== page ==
Few things are more disappointing than a premise I love in a book that just didn’t work for me. It’s very rare that you get a second chance at that original brilliant premise. I was disappointed by The Frog Princess by E.D. Baker, even though I loved the idea of the princess turning into a frog when she kisses the enchanted prince–so I was thrilled to hear about Frogged by Vivian Vande Velde, a story about a princess turning into a frog, from an author I’ve greatly enjoyed in the past.
Frogged is about Princess Imogene, twelve-almost-thirteen, and worried that she’s not a very good princess. When she meets a talking frog, she tries to help by kissing him, and ends up trading places–he’s restored to being a boy, and she becomes a frog. Since he quite rudely refuses to help, Imogene sets off herself in search of the witch who cast the spell. Along the way, she meets new enemies, secures unexpected allies, becomes a star attraction in a terrible theatre company, and learns something about herself and the people around her.
This is not the same story as The Frog Princess, although the parallels are inescapable. Happily, I liked this one much better. It’s a simple story and the target age is young (perhaps 8-10), and there isn’t a huge amount of depth or complexity…but the voice was strong, there was a nice amount of humor, and the story was reliably entertaining.
An ordinary, possibly clumsy, not-stereotypical-beautiful princess has becomes something of a stereotype itself (I can think of five others without even trying), but Imogene has her own unique points. I like that she very much feels 12-almost-13, and most of her problems are chalked up to being a difficult age more than anything else. Some “ordinary princesses” are almost overpowering in their identity as “ordinary,” and become unusual by swinging so far that direction.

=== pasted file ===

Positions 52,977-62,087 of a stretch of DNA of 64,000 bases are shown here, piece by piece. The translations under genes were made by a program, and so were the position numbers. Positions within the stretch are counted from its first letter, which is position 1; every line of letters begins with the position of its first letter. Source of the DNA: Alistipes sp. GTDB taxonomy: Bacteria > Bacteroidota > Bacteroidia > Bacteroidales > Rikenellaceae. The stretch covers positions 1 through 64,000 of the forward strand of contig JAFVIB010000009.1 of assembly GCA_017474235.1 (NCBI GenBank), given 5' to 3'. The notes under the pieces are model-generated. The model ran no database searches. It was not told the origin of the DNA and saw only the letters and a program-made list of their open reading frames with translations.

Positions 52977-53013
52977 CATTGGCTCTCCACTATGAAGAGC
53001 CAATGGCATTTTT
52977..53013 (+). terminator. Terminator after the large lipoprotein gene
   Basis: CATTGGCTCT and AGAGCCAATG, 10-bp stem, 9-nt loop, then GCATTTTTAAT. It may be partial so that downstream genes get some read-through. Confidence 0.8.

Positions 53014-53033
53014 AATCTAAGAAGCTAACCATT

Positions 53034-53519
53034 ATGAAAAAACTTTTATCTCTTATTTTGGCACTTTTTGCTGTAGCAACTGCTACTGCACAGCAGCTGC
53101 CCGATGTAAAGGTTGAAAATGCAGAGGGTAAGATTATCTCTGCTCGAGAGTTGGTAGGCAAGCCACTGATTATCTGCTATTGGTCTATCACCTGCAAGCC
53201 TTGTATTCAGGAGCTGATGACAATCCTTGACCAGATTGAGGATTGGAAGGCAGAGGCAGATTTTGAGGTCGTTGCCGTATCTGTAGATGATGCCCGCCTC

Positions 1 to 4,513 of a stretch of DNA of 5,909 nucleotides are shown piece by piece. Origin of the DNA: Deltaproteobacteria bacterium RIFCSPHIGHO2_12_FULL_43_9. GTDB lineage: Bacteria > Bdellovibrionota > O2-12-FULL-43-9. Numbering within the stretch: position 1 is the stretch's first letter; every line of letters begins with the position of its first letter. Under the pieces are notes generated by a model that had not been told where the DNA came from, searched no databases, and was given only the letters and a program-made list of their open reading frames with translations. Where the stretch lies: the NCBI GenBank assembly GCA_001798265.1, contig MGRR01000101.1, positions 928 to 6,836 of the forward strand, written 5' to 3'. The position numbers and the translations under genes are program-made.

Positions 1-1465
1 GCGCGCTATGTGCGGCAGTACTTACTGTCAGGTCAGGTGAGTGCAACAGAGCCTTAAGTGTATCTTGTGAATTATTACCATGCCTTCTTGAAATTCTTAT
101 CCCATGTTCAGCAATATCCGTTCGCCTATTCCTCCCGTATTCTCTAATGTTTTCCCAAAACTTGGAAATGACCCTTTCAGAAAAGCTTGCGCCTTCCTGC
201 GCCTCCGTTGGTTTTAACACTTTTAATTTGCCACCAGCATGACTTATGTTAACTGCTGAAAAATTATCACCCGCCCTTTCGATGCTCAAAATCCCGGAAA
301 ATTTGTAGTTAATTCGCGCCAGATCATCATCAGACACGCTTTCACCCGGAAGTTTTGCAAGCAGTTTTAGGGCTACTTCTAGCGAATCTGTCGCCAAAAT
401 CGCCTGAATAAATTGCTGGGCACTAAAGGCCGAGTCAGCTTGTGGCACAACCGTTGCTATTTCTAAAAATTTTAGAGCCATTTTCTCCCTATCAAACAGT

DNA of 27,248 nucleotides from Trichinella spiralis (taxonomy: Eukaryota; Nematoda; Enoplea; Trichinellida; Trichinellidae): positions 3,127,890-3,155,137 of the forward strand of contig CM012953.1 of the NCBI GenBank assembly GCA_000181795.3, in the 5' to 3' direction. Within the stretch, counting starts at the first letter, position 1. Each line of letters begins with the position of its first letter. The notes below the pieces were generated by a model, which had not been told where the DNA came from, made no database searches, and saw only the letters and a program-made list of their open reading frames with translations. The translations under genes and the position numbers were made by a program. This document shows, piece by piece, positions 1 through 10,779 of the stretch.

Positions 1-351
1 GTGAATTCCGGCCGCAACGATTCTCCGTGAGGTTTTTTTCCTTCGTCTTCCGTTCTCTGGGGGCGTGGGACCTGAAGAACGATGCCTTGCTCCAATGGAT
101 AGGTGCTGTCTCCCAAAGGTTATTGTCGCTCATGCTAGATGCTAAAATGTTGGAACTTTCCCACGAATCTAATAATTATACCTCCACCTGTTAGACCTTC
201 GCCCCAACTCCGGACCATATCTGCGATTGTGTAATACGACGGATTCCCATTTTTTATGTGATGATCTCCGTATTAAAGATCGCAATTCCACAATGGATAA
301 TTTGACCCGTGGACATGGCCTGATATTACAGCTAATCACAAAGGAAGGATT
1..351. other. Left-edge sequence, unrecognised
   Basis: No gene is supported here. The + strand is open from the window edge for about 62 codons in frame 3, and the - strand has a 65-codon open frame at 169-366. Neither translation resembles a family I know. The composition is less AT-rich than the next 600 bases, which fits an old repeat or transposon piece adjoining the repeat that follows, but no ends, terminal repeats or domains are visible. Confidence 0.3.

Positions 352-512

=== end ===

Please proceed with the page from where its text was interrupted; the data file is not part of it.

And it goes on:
I also particularly liked an arc of learning Imogene goes through about changing how she sees others. She’s always good-hearted, but she comes to realize that some people she thinks she understands have unexpected depths (for good and ill), and also that people don’t always perceive her the way she expects.
My favorite character apart from Imogene is the witch, who is gloriously untroubled by anyone else’s problems. She’s not a wicked witch, exactly, and feels quite comfortable in her own mind that her actions have been reasonable (and she makes a convincing case). She’s also not a Glinda-type, who wants the heroine to solve her problems herself so that she can learn the true lesson. She’s simply practical, unsentimental and takes it for granted that everyone should take responsibility for handling their own lives. She might drive me crazy in real life, but she’s remarkably refreshing in this kind of story.
Actually, a lot of the twists on traditional fairy tales are refreshing in here. But I do tend to like that kind of thing. 🙂
Author’s Site: http://www.vivianvandevelde.com/
Buy it here: Frogged